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    The Copernicus DEM is a Digital Surface Model (DSM) which represents the surface of the Earth including buildings, infrastructure and vegetation. The original GLO-30 provides worldwide coverage at 30 meters (refers to 10 arc seconds). Note that ocean areas do not have tiles, there one can assume height values equal to zero. Data is provided as Cloud Optimized GeoTIFFs. Note that the vertical unit for measurement of elevation height is meters. The Copernicus DEM for Europe at 3 arcsec (0:00:03 = 0.00083333333 ~ 90 meter) in COG format has been derived from the Copernicus DEM GLO-30, mirrored on Open Data on AWS, dataset managed by Sinergise (https://registry.opendata.aws/copernicus-dem/). Processing steps: The original Copernicus GLO-30 DEM contains a relevant percentage of tiles with non-square pixels. We created a mosaic map in https://gdal.org/drivers/raster/vrt.html format and defined within the VRT file the rule to apply cubic resampling while reading the data, i.e. importing them into GRASS GIS for further processing. We chose cubic instead of bilinear resampling since the height-width ratio of non-square pixels is up to 1:5. Hence, artefacts between adjacent tiles in rugged terrain could be minimized: gdalbuildvrt -input_file_list list_geotiffs_MOOD.csv -r cubic -tr 0.000277777777777778 0.000277777777777778 Copernicus_DSM_30m_MOOD.vrt In order to reduce the spatial resolution to 3 arc seconds, weighted resampling was performed in GRASS GIS (using r.resamp.stats -w) and the pixel values were scaled with 1000 (storing the pixels as integer values) for data volume reduction. In addition, a hillshade raster map was derived from the resampled elevation map (using r.relief, GRASS GIS). Eventually, we exported the elevation and hillshade raster maps in Cloud Optimized GeoTIFF (COG) format, along with SLD and QML style files.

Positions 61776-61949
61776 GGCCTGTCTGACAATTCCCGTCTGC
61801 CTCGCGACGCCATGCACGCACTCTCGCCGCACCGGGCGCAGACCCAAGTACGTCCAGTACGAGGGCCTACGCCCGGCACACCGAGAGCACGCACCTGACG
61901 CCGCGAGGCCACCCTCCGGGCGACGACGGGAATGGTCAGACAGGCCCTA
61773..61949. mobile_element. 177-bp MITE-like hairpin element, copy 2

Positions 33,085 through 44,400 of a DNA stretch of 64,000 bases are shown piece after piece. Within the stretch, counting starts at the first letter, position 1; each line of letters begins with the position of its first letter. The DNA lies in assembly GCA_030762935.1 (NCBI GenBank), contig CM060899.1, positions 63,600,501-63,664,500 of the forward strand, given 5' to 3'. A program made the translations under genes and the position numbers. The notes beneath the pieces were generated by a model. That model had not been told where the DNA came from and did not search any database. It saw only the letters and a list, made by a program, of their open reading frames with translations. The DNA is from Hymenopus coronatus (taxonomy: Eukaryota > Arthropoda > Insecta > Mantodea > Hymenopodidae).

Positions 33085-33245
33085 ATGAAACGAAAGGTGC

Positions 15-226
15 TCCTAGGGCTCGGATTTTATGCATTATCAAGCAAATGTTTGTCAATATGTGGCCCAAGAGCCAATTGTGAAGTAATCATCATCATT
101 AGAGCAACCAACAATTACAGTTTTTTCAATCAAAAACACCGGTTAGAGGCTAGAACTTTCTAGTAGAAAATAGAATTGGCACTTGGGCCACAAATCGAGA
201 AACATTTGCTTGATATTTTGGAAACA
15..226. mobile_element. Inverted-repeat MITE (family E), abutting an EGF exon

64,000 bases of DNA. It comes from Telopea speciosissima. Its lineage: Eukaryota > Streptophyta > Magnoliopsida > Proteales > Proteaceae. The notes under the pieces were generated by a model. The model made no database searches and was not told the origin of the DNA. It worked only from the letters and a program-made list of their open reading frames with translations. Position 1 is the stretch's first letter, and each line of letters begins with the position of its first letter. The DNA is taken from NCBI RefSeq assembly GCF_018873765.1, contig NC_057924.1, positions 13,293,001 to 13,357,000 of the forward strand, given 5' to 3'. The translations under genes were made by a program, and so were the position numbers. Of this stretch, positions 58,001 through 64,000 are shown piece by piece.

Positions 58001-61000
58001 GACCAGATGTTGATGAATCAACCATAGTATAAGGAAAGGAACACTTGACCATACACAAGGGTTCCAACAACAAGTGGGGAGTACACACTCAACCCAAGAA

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    The Copernicus DEM is a Digital Surface Model (DSM) which represents the surface of the Earth including buildings, infrastructure and vegetation. The original GLO-30 provides worldwide coverage at 30 meters (refers to 10 arc seconds). Note that ocean areas do not have tiles, there one can assume height values equal to zero. Data is provided as Cloud Optimized GeoTIFFs. Note that the vertical unit for measurement of elevation height is meters. The Copernicus DEM for Europe at 1000 meter resolution (EU-LAEA projection) in COG format has been derived from the Copernicus DEM GLO-30, mirrored on Open Data on AWS, dataset managed by Sinergise (https://registry.opendata.aws/copernicus-dem/). Processing steps: The original Copernicus GLO-30 DEM contains a relevant percentage of tiles with non-square pixels. We created a mosaic map in https://gdal.org/drivers/raster/vrt.html format and defined within the VRT file the rule to apply cubic resampling while reading the data, i.e. importing them into GRASS GIS for further processing. We chose cubic instead of bilinear resampling since the height-width ratio of non-square pixels is up to 1:5. Hence, artefacts between adjacent tiles in rugged terrain could be minimized: gdalbuildvrt -input_file_list list_geotiffs_MOOD.csv -r cubic -tr 0.000277777777777778 0.000277777777777778 Copernicus_DSM_30m_MOOD.vrt In order to reproject the data to EU-LAEA projection while reducing the spatial resolution to 1000 m, bilinear resampling was performed in GRASS GIS (using r.proj) and the pixel values were scaled with 1000 (storing the pixels as Integer values) for data volume reduction. In addition, a hillshade raster map was derived from the resampled elevation map (using r.relief, GRASS GIS). Eventually, we exported the elevation and hillshade raster maps in Cloud Optimized GeoTIFF (COG) format, along with SLD and QML style files.